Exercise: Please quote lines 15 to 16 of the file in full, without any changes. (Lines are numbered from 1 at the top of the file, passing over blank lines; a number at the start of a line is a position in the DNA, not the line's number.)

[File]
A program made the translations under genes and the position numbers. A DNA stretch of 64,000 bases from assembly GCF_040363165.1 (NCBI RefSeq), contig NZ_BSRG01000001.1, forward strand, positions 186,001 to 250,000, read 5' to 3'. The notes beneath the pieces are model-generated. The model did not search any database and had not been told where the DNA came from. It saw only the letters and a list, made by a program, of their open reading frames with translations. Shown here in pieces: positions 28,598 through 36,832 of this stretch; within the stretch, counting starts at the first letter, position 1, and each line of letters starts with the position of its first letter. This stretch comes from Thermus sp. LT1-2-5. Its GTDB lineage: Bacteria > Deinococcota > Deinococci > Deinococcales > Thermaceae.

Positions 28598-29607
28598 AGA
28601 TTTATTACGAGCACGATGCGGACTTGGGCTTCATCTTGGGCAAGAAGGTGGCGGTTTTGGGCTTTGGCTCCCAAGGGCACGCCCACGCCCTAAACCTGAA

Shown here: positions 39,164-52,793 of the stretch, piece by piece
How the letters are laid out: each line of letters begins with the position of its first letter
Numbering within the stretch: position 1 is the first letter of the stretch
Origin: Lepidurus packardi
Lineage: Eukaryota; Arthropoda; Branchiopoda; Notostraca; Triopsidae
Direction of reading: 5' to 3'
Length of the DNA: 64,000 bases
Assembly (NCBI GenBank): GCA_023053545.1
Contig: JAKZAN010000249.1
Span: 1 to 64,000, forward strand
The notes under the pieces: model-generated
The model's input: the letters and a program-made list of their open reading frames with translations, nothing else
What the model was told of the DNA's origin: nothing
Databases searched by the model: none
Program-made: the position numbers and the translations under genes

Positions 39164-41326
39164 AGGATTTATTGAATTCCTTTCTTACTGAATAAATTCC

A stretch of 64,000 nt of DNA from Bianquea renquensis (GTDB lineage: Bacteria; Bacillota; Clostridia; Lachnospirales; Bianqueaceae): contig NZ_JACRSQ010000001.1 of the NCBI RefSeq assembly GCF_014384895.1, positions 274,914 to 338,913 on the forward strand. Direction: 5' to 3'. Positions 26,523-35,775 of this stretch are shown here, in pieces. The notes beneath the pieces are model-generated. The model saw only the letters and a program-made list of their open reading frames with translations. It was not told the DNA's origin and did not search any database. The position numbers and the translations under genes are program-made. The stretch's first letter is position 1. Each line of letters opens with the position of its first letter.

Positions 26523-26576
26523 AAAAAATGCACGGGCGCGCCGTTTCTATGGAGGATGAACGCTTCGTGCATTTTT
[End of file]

The notes under the pieces: model-generated
The model's input: the letters and a program-made list of their open reading frames with translations, nothing else